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11-27-2011, 05:43 AM
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Hopefully the two sides are smart enough to try and meet at a little bit of both on maybe a 3 year agreement so that both sides aren't handcuffed. Lets them continue their momentum and with a somewhat acceptable agreement for both sides.

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11-27-2011, 08:26 AM
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A cap is needed to keep teams in line i don't want the nhl to have no cap where you see teams over spend and offer players who maybe should get 1-4 million a year get 4-6 million.

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11-27-2011, 08:58 AM
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Originally Posted by blueandgoldguy View Post
I guess the new deal in MLB could be construed as good news for NHL players, but the thing is, pretty well all MLB teams make money thanks to the generous luxery tax. A team like Pittsburgh that draws well below 20,000 per game stands to profit because they receive tens of millions of dollars in revenue sharing form the rich clubs.

IN the NHL, not so much. Even some clubs which are receiving the maximum amount under the current NHl agreement (I believe it's 13 million) are reportedly losing millions of dollars per season. The "big" new contract with NBC works out to $6 million per team per season and will not solve the revenue cruch faced by certain teams.

The only solution in my mind, if the NHLPA does not want to lose jobs through contraction, is to agree to lower their share of overall revenue.
A luxury tax and other sharing of revenues. Why would this not work in the NHL? You admit that small revenue teams are profitable in baseball reguardless of product, would this not be an improvement for small revenue/market NHL teams?

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11-27-2011, 09:05 AM
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Melrose Munch
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It'll be interesting to see what happens to the NBA, but I suspect it'll be just fine.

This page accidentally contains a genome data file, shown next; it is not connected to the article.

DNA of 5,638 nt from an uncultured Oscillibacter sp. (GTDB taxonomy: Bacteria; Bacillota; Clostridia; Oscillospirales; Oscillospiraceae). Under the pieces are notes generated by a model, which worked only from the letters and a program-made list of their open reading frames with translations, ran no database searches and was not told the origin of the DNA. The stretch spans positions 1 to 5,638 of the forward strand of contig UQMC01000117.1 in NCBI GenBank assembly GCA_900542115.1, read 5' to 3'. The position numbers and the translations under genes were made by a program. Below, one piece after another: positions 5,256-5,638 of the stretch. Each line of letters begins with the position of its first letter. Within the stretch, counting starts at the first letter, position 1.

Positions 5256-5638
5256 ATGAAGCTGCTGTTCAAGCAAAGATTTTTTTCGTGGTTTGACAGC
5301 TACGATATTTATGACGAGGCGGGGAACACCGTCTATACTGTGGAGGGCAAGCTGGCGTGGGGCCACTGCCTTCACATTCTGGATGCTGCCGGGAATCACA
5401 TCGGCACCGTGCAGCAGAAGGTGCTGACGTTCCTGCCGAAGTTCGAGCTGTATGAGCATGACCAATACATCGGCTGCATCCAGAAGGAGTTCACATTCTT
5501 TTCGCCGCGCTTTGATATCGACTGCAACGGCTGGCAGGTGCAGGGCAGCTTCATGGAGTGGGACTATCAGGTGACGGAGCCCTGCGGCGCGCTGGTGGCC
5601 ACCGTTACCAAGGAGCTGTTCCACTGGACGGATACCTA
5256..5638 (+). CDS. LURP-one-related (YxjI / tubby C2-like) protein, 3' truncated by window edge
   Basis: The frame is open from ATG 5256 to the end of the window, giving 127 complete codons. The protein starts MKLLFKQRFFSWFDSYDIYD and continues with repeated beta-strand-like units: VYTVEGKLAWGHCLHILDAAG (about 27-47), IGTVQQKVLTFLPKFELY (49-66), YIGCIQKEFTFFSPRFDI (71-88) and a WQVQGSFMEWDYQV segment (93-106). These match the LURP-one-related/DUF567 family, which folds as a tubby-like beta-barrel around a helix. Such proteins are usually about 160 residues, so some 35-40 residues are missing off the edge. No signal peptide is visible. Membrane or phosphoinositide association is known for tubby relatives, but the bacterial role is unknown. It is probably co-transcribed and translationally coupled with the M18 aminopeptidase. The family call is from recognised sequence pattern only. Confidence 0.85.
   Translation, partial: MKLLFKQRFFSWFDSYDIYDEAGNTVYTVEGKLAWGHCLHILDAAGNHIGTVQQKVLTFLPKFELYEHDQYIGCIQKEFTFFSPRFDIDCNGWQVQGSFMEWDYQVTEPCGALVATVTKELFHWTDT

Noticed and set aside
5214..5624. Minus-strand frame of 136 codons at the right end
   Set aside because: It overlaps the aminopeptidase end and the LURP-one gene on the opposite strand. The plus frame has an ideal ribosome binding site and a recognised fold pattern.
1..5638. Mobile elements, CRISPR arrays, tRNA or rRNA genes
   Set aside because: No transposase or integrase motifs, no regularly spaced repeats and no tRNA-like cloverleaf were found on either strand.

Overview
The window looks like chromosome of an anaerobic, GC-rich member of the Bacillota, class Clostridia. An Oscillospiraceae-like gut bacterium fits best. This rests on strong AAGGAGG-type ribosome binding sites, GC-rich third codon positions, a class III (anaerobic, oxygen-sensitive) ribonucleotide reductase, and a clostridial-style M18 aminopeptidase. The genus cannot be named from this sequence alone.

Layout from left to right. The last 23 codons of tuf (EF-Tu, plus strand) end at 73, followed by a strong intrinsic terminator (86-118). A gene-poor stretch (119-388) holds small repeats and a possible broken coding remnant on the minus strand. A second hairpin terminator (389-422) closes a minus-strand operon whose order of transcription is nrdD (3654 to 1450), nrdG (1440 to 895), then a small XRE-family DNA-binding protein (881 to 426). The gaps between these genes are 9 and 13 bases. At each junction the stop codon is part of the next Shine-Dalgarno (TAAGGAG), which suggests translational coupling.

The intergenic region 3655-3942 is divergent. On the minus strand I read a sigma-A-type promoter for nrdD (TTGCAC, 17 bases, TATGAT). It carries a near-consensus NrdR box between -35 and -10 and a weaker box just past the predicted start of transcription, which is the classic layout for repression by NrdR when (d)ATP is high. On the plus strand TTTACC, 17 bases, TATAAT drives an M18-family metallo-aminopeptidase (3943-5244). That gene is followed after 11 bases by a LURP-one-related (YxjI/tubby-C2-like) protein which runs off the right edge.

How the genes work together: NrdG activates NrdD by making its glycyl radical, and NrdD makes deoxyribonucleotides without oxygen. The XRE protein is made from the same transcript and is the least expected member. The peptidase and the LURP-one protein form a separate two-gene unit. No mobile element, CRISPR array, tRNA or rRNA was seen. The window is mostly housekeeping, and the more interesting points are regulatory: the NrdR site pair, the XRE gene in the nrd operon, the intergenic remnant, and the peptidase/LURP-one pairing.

Sports is the opiate of the people, its demand is far more inelastic than people think.
Let's hope so. A collapse would be terrible for sports period.

Quote:
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The idea of a cap and floor is completely wrong-headed. The best way forward is a free market approach where owners can pay players whatever they like, and if they overextend themselves they fall on their swords as they should.

The current system asks players to share in the responsibility for poor management of certain teams. The players are employees, period. If their manager acts like a donkey and gets over-extended and can't pay the bills, that's got nothing to do with the employee. Sure, that employee might lose his/her job, but if they're any good they'll find work with someone else somewhere.

Enough of these ownership groups in each league holding players responsible for their lack of business acumen. Balance your own books. If you've overpaid players, or other staff, or you can't entice people to buy your product that's on you. If you fail, you fail...hockey players are already doing what they do best. It is ridiculous to expect a hockey player to be held responsible for stupid management.
Imagine if a private corp did what the sports league where folding, there would be riots, their unions.

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11-27-2011, 09:34 AM
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A luxury tax and other sharing of revenues. Why would this not work in the NHL? You admit that small revenue teams are profitable in baseball reguardless of product, would this not be an improvement for small revenue/market NHL teams?
If you have no cap in the nhl what may happen is you could have teams now that are doing good turn into teams that need help.

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11-27-2011, 09:48 AM
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Originally Posted by Melrose Munch View Post
Let's hope so. A collapse would be terrible for sports period.


Imagine if a private corp did what the sports league where folding, there would be riots, their unions.
There wouldn't be riots, there would be jobs.

A huge reason why unemployment is high is because a lot of labour is overvalued, i.e. a minimum wage that dictates to owners how much even the least valued worker is to be paid. So, some people who are able to work can't find work because employers can find labourers with better resumes and better abilities more worth the minimum wage they're being forced by government to pay. Take the minimum wage away, and the lesser skilled or just plain poor workers will find employment because without a min wage they'll be paid whatever the labour market has determined is their value.